Baseball's biggest draw and international icon is coming off his second unanimous MVP award with the Angels and might not yet have reached his ceiling as a hitter. The bigger concern with the two-way star is whether he'll ever return to form on the mound following a second UCL tear that's forcing him to strictly DH for the 2024 season. If he were unable to pitch effectively down the road, Ohtani has shown in the past that he can play a solid right field. But that isn't what the Dodgers are really paying him for. 

Biggest player risks

1. Blake Snell, Giants, LHP: Two years, $62 million

Other contract details: 2024 salary is $15 million with $17 million signing bonus payable by January 2026; player option for the 2025 season worth $30 million. If picked up, $15 million of that option is deferred without interest until 2027.

Welcome to the "Boras Four" section of this list. The expectation heading into the offseason was that Snell, at 31 years old and coming off his second Cy Young, would challenge for the biggest contract of any pitcher in this cycle. That might be why he reportedly rejected a $168 million offer from the Yankees. By late March, Snell had to settle for a two-year deal that allows him to opt out after this season. It will be hard for him to replicate what he did in 2023, when he registered a historic 1.20 ERA over his final 23 starts with the Padres. 

But after holding out for a better deal and then seeing the money dry up in free agency, the lefty had no choice but to bet on himself in hopes of securing a bigger bag next winter. The Giants and their pitcher-friendly park make for a good match in 2024 (and perhaps 2025). Snell can also help himself by lowering his walk rate, which was the highest in baseball last year, and being more effective with his fastball, which saw opponents post an expected slugging percentage of .500.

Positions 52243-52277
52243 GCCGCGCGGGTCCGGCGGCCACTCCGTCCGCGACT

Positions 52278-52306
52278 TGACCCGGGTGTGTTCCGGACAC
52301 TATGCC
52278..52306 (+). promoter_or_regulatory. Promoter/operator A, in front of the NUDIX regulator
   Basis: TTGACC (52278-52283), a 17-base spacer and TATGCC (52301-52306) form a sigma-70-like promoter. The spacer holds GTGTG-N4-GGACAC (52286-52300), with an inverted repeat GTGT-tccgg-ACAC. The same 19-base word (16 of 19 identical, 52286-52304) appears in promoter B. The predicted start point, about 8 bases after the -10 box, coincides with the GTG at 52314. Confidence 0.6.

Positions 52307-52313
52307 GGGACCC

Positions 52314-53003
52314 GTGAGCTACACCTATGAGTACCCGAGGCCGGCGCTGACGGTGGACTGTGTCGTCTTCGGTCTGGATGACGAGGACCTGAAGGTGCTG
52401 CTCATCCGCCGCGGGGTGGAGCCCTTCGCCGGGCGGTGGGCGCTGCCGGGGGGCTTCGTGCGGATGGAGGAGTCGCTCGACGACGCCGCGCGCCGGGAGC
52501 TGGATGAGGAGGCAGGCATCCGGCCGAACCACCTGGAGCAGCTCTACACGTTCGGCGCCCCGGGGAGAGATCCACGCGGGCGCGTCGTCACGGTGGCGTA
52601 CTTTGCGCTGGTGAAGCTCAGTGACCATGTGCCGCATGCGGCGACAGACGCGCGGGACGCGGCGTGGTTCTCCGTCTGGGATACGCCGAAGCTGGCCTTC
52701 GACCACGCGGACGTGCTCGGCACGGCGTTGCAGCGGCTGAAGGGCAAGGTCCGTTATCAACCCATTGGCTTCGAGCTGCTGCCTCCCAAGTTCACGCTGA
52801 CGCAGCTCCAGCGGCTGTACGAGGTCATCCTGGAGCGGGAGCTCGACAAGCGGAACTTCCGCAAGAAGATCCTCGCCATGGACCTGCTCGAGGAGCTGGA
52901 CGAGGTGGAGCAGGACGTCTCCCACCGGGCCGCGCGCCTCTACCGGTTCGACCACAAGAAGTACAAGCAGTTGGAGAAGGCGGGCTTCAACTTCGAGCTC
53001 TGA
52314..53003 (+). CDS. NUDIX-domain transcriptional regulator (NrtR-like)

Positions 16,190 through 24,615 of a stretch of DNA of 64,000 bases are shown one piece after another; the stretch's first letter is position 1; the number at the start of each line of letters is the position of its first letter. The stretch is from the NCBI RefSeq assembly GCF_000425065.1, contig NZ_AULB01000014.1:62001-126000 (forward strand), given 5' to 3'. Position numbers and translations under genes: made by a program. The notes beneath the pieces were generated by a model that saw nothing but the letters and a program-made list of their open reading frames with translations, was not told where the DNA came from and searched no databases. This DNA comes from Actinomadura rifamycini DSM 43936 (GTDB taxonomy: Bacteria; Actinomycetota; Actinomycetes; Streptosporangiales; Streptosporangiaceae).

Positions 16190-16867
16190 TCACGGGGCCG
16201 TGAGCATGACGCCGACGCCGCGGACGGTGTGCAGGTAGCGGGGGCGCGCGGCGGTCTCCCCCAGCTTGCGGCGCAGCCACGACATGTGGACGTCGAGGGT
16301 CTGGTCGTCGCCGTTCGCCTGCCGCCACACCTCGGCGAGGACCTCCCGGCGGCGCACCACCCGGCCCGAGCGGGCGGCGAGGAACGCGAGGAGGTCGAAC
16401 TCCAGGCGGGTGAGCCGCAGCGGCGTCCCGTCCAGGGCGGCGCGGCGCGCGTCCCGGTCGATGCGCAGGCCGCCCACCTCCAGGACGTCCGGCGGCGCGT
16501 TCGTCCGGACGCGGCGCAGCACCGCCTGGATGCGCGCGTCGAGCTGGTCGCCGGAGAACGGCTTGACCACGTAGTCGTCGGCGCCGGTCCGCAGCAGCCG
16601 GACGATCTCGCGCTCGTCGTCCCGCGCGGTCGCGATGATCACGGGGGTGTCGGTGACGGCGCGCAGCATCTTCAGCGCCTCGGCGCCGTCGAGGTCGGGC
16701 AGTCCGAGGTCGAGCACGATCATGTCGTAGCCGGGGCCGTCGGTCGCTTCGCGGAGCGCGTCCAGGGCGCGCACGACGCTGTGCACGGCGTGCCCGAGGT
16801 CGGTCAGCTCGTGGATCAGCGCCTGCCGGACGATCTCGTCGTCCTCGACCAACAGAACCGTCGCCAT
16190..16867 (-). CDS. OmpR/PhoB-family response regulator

2. Jordan Montgomery, Arizona Diamondbacks, LHP: One year, $25 million

Other contract details: Option for the 2025 season vests at $20 million with at least 10 starts made in 2024. The option increases to $22.5 million with 18 starts and $25 million with 23 starts. Montgomery can also opt out before 2025.

After a lights-out second half and postseason with the Rangers that saw Montgomery post a 2.90 ERA, the lefty was projected to land a deal in the range of what Carlos Rodón received last offseason from the Yankees (six years, $162 million). Despite multiple contenders being in need of a high-impact arm, Montgomery's market never manifested through five months, allowing Arizona to swoop in and nab him on the eve of Opening Day for just $25 million. Woof. 

While the 31-year-old lefty doesn't have a lengthy track record of great success, Montgomery was arguably better than he'd ever been to close out the 2023 season. So, another strong campaign could set him up to cash in next winter. Improving some of his peripherals would surely help. Montgomery's FIP has often been a fair amount worse than his ERA, while his 27% line-drive rate last year was the highest in the majors among pitchers with 180 innings. Moreover, his sinker, four-seam fastball and cutter had expected batting averages of .275, .299 and .371 last season, respectively, so some regression could be coming.